Bill Haas showed off his short game at the Tour Championship last fall, and he put on another display last weekend.

Haas doesn't get nearly the credit that others do, but if I needed someone to get up and down from off the green, I wouldn't hesitate to choose him to get it done for me.

On the second playoff hole last weekend at Riviera, Haas was the one that got up and down for birdie and the win on the drivable par-four 10th.

It wasn't PGA Championship winner Keegan Bradley, nor was it Phil Mickelson, owner of one of the best, if not the best, short games on the PGA Tour.

Granted, Bradley and Mickelson's failure to get up and down for birdie had more to do with where they hit their drives than it did with their poor chip shots.

It was Haas who showed off not just a deft touch, but also a sense of how to play the shot that gave him the best chance of a win.

He must have learned that from his father, Jay, or his great uncle, Bob Goalby. Jay has 24 combined wins on the PGA and Champions tours, and Goalby has 13 more titles, including the 1968 Masters.

They surely schooled Bill on the art of playing the proper shot. If he didn't show that at the Tour Championship, he did last weekend at Riviera.

His blast out of the water, with spin on it, at East Lake last year was the shot of the year in many people's eyes. Saving par from in the water, not only saved him a stroke or two, but that up and down propelled him to victory in both the Tour Championship and the FedExCup.

Last weekend, instead of going for the pin, Haas played his chip to the fat part of the green. By doing that, his worst-case scenario was a two-putt par, or an unlikely three-putt bogey.

Neither came to fruition as he buried the 40-footer for birdie and the win.

In his seventh season on the PGA Tour, Haas has all but locked up a spot on his first Ryder Cup team and has climbed to 12th in the world rankings.

Not only have solid genes helped Haas' rise toward the top, but his great touch around the greens also has fueled him.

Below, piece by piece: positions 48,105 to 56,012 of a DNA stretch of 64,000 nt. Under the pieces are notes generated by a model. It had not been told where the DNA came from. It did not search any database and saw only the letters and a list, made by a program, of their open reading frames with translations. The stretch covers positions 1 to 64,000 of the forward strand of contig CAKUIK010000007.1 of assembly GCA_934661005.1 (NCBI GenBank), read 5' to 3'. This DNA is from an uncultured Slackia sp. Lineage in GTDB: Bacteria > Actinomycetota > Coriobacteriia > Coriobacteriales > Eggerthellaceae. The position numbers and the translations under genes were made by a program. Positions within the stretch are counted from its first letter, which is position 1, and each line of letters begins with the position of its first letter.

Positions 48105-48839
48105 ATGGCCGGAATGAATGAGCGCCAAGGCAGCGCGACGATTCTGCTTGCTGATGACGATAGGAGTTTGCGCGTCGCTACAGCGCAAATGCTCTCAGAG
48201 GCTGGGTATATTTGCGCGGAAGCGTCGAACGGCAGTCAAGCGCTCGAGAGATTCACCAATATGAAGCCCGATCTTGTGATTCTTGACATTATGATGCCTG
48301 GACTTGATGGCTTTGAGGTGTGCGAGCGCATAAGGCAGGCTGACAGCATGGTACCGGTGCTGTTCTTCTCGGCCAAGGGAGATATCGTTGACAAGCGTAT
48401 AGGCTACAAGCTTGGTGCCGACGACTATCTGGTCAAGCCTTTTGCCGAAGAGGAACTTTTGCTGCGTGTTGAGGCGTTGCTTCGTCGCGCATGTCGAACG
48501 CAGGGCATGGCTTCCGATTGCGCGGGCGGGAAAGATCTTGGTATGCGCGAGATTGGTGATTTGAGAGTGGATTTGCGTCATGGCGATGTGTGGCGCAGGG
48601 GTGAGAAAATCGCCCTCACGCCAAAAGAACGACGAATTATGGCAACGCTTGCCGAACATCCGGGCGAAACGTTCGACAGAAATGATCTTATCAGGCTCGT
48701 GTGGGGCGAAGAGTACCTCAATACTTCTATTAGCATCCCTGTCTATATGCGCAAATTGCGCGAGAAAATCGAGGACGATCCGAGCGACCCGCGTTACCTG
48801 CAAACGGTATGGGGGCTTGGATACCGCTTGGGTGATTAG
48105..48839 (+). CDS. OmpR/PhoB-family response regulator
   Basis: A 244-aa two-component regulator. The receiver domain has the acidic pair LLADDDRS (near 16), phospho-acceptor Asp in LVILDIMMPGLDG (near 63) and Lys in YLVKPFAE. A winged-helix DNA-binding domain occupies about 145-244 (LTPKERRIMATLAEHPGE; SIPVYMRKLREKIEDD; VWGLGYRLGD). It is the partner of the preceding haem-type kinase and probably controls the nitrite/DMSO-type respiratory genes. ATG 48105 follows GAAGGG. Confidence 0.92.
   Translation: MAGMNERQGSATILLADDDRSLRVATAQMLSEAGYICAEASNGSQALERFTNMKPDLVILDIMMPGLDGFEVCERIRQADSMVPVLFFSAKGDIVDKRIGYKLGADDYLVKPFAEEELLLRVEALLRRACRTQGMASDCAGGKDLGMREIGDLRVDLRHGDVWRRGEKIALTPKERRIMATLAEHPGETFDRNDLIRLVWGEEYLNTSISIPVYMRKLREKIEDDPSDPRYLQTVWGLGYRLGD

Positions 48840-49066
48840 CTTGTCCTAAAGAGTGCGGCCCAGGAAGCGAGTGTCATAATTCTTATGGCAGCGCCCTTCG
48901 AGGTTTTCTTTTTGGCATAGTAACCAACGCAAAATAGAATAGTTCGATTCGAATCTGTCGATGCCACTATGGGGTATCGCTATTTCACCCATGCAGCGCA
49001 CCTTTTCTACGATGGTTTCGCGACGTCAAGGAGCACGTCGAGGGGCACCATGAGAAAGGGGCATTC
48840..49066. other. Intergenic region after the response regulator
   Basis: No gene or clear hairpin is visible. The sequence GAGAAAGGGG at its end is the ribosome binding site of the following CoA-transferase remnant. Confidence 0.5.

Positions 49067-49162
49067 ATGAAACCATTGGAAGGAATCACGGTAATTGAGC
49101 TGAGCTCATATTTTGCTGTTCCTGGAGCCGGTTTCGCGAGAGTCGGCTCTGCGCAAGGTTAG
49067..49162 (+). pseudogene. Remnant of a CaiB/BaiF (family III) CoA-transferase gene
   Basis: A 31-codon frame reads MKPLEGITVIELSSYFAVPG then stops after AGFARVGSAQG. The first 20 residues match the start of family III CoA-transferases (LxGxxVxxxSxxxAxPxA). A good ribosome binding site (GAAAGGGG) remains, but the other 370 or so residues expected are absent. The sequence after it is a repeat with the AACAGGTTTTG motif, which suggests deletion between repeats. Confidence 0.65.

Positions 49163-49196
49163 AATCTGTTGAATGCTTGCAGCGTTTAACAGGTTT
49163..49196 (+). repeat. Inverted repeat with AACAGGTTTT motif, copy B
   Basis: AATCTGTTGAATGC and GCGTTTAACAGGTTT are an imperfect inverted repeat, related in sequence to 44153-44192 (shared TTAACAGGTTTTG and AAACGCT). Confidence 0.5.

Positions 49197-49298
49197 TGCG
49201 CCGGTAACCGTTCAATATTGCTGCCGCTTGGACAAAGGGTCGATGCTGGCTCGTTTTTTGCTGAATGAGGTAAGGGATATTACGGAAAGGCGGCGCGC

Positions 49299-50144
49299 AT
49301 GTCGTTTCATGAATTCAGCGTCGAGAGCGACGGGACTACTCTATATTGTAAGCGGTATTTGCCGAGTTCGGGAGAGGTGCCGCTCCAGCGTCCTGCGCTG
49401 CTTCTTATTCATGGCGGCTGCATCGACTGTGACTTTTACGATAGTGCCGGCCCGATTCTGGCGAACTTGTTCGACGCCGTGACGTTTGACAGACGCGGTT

Luke Donald's first-round loss Wednesday at the WGC-Accenture Match Play Championship opened the door for Rory McIlroy and Lee Westwood in the race for the top spot in the world rankings.

McIlroy and Westwood can take over the No. 1 spot from Donald if they win the Match Play. Donald's loss makes it seven straight years in which one of the four top seeds has lost in the first round of the Match Play.

Without a dominant lead like Yani Tseng's atop the Rolex World Rankings or Tiger Woods' cushion atop the rankings circa 2000-01, Donald's 1.45 average point lead could be wiped out because of Wednesday's loss.

Donald, McIlroy and Westwood are the only three who could be the top-ranked player in the world come Monday, but with several big events on the horizon, it's not out of the question the top spot could change hands multiple times in the next seven weeks.

Among the biggest events in the near future are another WGC event, the Cadillac Championship, the Arnold Palmer Invitational and The Masters.

Woods has won those three events a remarkable 16 times combined, but he is too far behind in the rankings to ascend back into the top spot in the world even if he wins all three.

If someone wins those three events, they would earn approximately 4.5 average ranking points. Taking into account the current rankings, that means anyone in the top in 11 in world could climb to the top of the rankings with a magical run of golf.

Though it isn't likely that someone will win all three, that doesn't mean Donald, McIlroy and Westwood won't exchange place several times in the coming weeks.


- FedEx renewed its contract as sponsor of the FedExCup earlier this week. The deal runs through 2017 and is more proof that PGA Tour commissioner Tim Finchem continues to do wonders for the tour. With the economy far from fully recovered, Finchem has been able to maintain and, in some cases, add new sponsors despite the down economy. I'd say he's earning his $5 million salary.

- I think J.B. Holmes has already sewn up the Comeback Player of the Year award after four events, thanks in part to his share of eighth last week at Riviera. I don't care that he has missed two cuts and five of his 13 rounds this year have been over par. He's coming back from brain surgery last fall.

- Masters champion Charl Schwartzel has asked Augusta National officials if he can have a cookout for the champions dinner, with himself as the chef. That's a cool idea there, Charl, but I'd rather sit in the dinner room talking with all the legends at the dinner.